This week’s artwork is “I Burn/Phoenix Rising” by Rachelle Olsen-Veal
The Small End of the Funnel
by Robert Scotellaro
P.S. Brenda’s doing Phone Sex. Can you believe it? I remember her saying the word ROBUST once. It was hot.
P.P.S. Kay’s into photography now. Close-ups of rusty staples in phone poles. A red spider on a yellow sponge. Artists. Christ.
P.P.P.S. I called Brenda last night. And man oh man!
P.P. P. P.S. Out of nowhere Kay says, “All cheaters should be pushed down a funnel with the small end in hell.” I looked at her like, that’s interesting. Like, there’s nothing in this fridge worth taking. Only began breathing again when she started taking pictures of the cat.
by Allen X. Davis
The low rumble sounded like thunder. The house shivered. A miniature teacup teetered off the hutch and exploded musically. She would have blamed it on him. “Earthquake, smirthquake. You’re a drunk. You don’t care about my stuff. You don’t care about me!”
He picked up a piece of the cup. On it was an image of the Eiffel Tower. “I did,” he said. “But not any more.” He picked up Hawaii—where they had made love in the honeymoon water. He held it high in the air and waited for the crash. Carefully he set it back on the shelf.
by Andrew Davis
I don’t bring Mom anything when I visit her grave. I sit alone in my car and smoke, and I think about Sara and me making out, gasping for love until we are too gross. I never told Mom about her. When Sara first saw my place, she told me it was barren and needed a “woman’s touch”. What else could I do but laugh? I think she wanted to fix me, so I told her I never wanted children, and that marriage was a social construct. I wished her the best.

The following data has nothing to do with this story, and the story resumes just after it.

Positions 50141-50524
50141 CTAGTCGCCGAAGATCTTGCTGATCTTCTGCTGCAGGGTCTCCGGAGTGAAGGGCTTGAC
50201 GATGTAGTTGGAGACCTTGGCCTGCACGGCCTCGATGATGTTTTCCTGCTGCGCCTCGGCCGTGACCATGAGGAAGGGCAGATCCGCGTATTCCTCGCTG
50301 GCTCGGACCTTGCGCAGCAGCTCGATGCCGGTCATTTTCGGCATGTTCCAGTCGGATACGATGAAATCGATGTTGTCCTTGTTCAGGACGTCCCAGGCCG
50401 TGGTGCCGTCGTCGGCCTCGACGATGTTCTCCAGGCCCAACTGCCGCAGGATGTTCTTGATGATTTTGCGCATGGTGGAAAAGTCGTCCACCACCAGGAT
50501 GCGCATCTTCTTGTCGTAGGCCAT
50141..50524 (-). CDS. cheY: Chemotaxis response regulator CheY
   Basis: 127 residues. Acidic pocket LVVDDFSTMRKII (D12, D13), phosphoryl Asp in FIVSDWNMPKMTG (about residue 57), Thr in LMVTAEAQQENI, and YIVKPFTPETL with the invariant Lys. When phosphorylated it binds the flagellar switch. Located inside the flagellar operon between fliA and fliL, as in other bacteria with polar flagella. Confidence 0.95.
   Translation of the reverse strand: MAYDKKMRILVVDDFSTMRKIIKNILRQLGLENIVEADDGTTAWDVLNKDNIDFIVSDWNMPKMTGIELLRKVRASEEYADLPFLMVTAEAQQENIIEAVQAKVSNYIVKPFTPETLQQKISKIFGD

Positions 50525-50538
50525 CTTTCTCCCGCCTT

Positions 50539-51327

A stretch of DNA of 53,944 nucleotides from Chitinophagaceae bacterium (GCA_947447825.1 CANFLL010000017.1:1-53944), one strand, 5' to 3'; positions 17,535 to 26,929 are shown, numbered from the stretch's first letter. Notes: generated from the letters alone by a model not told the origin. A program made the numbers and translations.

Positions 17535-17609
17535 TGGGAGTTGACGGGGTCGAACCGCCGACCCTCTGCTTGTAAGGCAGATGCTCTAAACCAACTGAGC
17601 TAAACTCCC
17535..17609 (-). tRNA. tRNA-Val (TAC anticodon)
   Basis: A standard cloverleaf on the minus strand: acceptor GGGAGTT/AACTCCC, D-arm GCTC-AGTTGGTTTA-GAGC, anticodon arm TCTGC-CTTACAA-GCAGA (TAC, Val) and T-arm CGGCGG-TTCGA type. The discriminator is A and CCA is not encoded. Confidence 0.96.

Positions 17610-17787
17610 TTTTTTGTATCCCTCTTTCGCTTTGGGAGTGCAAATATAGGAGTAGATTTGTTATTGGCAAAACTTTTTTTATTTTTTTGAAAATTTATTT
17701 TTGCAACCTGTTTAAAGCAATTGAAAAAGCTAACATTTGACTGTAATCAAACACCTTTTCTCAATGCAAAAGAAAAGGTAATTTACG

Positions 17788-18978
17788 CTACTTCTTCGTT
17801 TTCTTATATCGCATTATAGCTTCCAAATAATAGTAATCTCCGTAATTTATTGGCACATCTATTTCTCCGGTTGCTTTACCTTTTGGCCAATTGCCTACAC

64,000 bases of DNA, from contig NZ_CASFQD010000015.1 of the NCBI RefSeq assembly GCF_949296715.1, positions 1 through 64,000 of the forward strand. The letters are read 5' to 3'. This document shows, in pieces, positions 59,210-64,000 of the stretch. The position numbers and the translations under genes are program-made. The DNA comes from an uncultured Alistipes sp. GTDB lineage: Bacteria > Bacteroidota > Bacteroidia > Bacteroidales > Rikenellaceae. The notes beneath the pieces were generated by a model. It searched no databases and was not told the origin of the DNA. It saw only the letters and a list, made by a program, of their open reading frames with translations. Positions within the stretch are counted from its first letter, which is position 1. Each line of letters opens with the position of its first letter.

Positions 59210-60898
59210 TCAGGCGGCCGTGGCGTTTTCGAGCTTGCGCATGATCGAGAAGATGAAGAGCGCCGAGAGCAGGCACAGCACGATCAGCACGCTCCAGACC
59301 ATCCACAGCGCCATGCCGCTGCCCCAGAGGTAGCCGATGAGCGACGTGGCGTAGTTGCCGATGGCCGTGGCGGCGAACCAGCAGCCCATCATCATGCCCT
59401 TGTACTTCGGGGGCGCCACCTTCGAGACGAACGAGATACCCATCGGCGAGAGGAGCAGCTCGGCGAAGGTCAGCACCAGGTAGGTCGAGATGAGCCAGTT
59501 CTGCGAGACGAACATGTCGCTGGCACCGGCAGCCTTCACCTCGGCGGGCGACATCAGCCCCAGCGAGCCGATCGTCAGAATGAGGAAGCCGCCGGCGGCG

Numbers Never Lie
by Jace Killan
He usually liked numbers. Numbers were safe. The numbers wouldn’t lie; they were set in stone, firm, constant. Unless the conspirers of these numbers were liars, he thought. But then you could hardly blame the numbers. It wasn’t their fault that they were now etched in stone by fabricators of reality. How dare they? The wretches! Blasphemers of righteousness. Was it incompetence? Negligence? Intentional fraud? Surely the latter. Lawrence breathed deep and squeezed the trigger. He scowled at the numbers of the gasoline pump, growing and growing and growing.
Out of the Dusk
by Kim Peter Kovac
One, two, three, four, two, two, three, four.
Dirt road, civil twilight, lime green Zoom Fly shoes, jogging past thistles and sword grass, racing from the coming-soon nervous night, nasty night that fills my room, night landing on places hiding blades (Balkan blades, vampire blades).
Stop, breathe, turn, breathe again. Then: run, two, three, four, one, two; for me.
I’m on the edge. So, breathe, one, two, three, set, ready, set, go.
At astronomical twilight, the crescent moon slices up through the horizon and gently lights on Orion’s arm. Not mine. The moonlight makes my Zoom Fly shoes glow.